By 1.21.15

The Arabist historian Bernard Lewis, who is considered safely mainstream by the media, didn’t receive much flak from it for saying several years back that the prospect of Eurabia was real. Lewis predicted that the continent would be majority-Muslim by the end of the century. They “seem to be about to take over Europe,” he said. The only question, he said, is, “Will it be an Islamized Europe or Europeanized Islam?”

But the media isn’t interested in hearing such sober points raised these days. In the wake of the Paris attacks, it has been policing discussion of Europe’s obvious Islamic immigration problem. Woe to the politician who dares broach the subject, as Louisiana Governor Bobby Jindal is learning.

CNN has been browbeating him for discussing de facto “no-go” zones in European cities that non-Muslims and police tend to avoid. Jindal’s remarks haven’t been refuted, but the media treats them as unhinged anyways and demands to know when he will “walk them back.” For the media, the existence of such places is of less alarm than that politicians would talk about them.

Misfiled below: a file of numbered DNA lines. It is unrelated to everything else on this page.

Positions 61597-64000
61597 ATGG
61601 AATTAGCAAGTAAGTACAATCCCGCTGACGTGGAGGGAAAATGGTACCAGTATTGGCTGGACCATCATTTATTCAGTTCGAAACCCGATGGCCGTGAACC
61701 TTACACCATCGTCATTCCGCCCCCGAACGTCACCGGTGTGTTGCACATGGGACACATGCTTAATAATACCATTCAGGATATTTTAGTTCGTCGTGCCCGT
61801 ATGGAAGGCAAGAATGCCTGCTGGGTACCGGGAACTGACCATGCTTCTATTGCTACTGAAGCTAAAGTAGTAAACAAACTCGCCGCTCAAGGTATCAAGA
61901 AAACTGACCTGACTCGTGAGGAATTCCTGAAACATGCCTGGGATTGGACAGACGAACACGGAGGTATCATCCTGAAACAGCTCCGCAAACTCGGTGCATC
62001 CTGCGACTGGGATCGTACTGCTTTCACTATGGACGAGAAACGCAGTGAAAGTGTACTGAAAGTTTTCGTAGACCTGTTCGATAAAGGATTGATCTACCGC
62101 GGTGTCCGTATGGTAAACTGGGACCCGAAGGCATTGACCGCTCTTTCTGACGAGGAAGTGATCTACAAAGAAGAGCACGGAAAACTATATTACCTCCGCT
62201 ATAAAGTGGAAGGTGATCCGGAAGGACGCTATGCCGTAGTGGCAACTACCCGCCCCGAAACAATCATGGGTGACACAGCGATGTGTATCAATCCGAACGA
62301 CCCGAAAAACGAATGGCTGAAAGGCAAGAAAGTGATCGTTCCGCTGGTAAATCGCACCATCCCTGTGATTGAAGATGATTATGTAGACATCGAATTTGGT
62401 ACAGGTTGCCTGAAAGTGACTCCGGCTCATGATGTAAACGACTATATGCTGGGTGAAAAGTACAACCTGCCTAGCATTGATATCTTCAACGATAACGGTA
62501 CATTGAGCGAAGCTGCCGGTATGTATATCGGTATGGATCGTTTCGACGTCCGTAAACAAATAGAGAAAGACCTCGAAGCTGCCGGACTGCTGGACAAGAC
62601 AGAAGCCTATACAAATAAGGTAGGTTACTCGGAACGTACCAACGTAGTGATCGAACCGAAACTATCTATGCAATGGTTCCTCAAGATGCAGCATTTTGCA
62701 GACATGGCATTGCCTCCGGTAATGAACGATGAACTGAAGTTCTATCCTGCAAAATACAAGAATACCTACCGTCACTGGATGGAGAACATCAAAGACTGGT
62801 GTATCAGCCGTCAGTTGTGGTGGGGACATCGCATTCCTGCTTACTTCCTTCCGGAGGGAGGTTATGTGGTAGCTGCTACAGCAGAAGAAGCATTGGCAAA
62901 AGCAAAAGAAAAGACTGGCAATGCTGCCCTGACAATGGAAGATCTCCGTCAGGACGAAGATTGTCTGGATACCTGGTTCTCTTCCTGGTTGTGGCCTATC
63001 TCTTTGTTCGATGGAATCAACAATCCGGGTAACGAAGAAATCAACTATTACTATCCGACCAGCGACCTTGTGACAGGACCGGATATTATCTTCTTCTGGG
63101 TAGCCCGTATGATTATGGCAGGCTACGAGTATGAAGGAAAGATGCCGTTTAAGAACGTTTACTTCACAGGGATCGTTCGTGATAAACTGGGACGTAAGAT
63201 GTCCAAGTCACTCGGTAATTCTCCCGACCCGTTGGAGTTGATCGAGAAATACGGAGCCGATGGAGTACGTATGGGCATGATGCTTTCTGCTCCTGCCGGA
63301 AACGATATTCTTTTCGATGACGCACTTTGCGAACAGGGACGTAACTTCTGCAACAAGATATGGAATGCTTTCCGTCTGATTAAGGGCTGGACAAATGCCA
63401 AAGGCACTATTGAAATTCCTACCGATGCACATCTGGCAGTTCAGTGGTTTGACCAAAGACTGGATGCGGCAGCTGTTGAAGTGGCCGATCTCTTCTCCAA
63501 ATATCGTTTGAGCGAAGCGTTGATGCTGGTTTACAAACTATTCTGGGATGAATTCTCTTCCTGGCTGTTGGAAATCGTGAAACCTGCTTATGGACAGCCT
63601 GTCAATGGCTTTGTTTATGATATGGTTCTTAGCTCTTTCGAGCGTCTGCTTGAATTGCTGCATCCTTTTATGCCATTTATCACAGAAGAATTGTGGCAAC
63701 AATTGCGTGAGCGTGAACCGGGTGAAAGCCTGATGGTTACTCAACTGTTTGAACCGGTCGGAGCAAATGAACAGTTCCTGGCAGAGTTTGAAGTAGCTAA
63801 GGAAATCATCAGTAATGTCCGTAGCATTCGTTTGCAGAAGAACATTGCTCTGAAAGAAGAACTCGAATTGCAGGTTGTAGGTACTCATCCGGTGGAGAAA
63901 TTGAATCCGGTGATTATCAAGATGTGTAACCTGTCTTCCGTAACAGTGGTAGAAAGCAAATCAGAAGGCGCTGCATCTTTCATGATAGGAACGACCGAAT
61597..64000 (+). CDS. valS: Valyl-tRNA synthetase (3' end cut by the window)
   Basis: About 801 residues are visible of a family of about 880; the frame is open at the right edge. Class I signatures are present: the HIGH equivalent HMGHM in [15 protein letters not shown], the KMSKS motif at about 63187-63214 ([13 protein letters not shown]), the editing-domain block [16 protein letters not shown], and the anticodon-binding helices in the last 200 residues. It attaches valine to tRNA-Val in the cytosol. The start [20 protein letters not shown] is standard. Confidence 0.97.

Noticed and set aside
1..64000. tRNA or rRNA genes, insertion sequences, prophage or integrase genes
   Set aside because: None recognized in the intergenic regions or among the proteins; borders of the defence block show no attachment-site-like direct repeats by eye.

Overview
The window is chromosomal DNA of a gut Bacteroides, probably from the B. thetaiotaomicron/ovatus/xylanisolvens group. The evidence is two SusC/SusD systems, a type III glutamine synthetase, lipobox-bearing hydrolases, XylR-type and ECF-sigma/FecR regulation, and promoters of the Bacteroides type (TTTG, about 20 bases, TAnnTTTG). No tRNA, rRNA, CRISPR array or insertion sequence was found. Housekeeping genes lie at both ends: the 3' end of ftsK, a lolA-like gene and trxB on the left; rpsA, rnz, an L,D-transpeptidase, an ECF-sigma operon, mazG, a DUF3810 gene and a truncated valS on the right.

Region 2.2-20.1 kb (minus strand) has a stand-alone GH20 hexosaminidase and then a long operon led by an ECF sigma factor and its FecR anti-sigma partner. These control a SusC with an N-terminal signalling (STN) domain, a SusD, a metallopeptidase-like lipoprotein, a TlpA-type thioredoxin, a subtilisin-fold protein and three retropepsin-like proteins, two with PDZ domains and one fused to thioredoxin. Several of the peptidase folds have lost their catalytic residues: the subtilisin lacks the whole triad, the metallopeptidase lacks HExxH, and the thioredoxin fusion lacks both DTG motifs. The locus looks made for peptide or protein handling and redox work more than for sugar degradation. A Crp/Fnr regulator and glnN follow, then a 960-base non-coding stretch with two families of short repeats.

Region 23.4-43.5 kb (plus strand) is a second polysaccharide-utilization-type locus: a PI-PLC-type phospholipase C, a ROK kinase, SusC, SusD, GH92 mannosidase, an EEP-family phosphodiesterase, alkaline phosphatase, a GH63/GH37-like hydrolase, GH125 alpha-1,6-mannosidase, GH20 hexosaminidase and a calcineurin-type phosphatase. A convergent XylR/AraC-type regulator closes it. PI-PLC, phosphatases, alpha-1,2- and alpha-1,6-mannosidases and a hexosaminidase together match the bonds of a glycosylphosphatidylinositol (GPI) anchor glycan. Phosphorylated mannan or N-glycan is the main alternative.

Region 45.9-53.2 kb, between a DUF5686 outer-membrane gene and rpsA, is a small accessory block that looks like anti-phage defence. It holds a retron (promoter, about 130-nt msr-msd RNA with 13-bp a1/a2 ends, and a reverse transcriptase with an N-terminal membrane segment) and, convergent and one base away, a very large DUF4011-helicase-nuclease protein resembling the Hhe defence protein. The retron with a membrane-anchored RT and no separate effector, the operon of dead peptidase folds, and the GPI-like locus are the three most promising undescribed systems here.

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‘Diversity’ in Action

By 1.20.15

Islamic terrorist attacks in Europe, and European governments’ counter-attacks are more than just a passing news story.

Europe is currently in the process of paying the price for years of importing millions of people from a culture hostile to the fundamental values of Western culture. And this is by no means the last of the installments of that price, to be paid in blood and lives, for smug elites’ Utopian self-indulgences in moral preening and gushing with the magic word “diversity.”

Generations yet unborn will still be paying the price, whether in large or small installments, depending on how long it takes for the West to jettison Utopianism and come to grips with reality.

Meanwhile, in the United States, no one seems to be drawing any lessons about the dangers of importing millions of people from fundamentally different cultures across our open border. In America, “diversity” has still not yet lost its magical ability to stop thought in its tracks and banish facts into the outer darkness.